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NEWS
November 10, 2012 | By Kristen A. Graham, Inquirer Staff Writer
The mood was tense, but the music was beautiful. Officials at GAMP - Girard Academic Music Program, the city's elite public magnet school for gifted musicians - have been notified that they will lose the yellow school buses that transport middle school students from points around Philadelphia to the school at 22d and Ritner Streets. So on Thursday night, dozens gathered in the GAMP auditorium for a concert and rally to voice their displeasure to the Philadelphia School District.
NEWS
November 10, 2012 | By Martha Woodall, INQUIRER STAFF WRITER
Seventh and eighth graders from Carnell School in Northeast Philadelphia will be relocated from an annex to a former Catholic school in January because of structural concerns about the annex's facade, the Philadelphia School District announced Friday. The district said the Department of Licenses and Inspections had asked the district to vacate the annex at 901 Devereaux Ave. in Oxford Circle that houses the Carnell Middle Years Academy by Jan. 30. When seventh and eighth graders return from winter recess Jan. 2, they will attend classes at the former St. Bernard school at 7360 Jackson St. in Holmesburg.
NEWS
October 18, 2012 | By Robert Moran, INQUIRER STAFF WRITER
Girard Academic Music Program, the elite magnet school in South Philadelphia, draws students from all over the city. Getting accepted to extremely competitive GAMP, the acronym by which it is better known, is no easy task. Of the 1,000 students who applied to the 5th-through-12th grade school last year, 250 were invited to audition for 66 slots. Attending the school at 21st and Ritner Streets is simple, however, thanks to busing for grades 5 through 8. That will change next fall.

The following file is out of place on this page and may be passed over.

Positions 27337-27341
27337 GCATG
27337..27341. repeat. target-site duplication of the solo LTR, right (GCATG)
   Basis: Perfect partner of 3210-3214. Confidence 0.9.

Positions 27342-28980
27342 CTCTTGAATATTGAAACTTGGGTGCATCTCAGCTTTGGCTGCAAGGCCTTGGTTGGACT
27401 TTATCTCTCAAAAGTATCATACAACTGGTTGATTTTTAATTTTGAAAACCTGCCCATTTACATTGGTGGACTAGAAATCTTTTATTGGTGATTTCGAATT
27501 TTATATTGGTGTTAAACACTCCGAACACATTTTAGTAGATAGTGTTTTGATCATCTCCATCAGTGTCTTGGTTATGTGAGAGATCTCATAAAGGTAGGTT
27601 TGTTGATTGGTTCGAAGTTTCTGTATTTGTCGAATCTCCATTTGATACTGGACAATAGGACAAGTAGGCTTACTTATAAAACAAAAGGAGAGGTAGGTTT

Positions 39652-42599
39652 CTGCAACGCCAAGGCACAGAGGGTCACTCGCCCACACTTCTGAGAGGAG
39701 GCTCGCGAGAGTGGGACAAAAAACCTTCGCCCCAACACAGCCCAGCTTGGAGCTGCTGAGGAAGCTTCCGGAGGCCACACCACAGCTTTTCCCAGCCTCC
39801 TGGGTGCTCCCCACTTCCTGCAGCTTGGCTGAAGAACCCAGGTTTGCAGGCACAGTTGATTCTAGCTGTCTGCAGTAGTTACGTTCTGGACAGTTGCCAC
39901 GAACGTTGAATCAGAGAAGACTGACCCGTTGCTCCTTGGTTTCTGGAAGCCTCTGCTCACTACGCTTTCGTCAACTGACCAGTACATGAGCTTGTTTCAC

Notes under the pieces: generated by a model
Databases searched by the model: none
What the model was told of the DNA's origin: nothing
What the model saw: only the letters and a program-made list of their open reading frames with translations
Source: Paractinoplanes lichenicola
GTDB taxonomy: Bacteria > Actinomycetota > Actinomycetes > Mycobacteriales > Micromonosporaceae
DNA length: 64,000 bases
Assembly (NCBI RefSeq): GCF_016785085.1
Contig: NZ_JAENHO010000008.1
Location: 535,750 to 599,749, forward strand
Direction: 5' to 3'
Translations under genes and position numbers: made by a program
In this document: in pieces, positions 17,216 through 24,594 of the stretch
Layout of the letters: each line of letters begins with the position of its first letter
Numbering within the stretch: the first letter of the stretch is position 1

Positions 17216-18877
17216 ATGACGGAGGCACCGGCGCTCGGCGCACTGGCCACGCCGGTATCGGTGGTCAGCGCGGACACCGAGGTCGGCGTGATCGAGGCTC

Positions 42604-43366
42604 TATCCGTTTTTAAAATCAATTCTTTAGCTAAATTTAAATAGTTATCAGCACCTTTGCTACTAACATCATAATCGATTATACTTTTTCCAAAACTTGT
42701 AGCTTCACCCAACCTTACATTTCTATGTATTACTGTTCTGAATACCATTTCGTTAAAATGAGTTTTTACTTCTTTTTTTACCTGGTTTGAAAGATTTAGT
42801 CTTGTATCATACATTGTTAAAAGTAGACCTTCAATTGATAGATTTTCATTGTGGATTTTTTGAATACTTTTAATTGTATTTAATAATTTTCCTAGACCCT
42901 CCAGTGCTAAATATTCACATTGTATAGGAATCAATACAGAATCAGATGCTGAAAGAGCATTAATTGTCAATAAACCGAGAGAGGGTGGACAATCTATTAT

NEWS
September 11, 2012 | By Dan Hardy, Inquirer Staff Writer
  Not many years ago, along with the reappearance of school buses and brightly colored leaves, there was a predictable sign of fall: teacher strikes. Though walkouts were never numerous, in most years, one or more of the 63 school districts in Bucks, Chester, Delaware, and Montgomery Counties had teachers on picket lines. Since the recession hit in late 2007, however, there has been a sharp drop-off in strikes. As schools opened this month, 16 districts in the area - four in Bucks, five in Chester County, four in Delaware County, and three in Montgomery - still had unresolved labor agreements.
NEWS
March 21, 2012
IT CONSTANTLY amazes me that people today, like Peter Garvin (letter, March 20) , are jealous of the poor! Think about that: People are constantly complaining about what the poor have been given. Have we lost all sense of perspective? Yet I don't see these same [complainers] opting to move into the crime-ridden neighborhoods where the poor live, or send their children to the same schools as those attended by the children of the poor. If indeed the life of the poor is so attractive, it would not be difficult in this day and age to change your status so that you could qualify.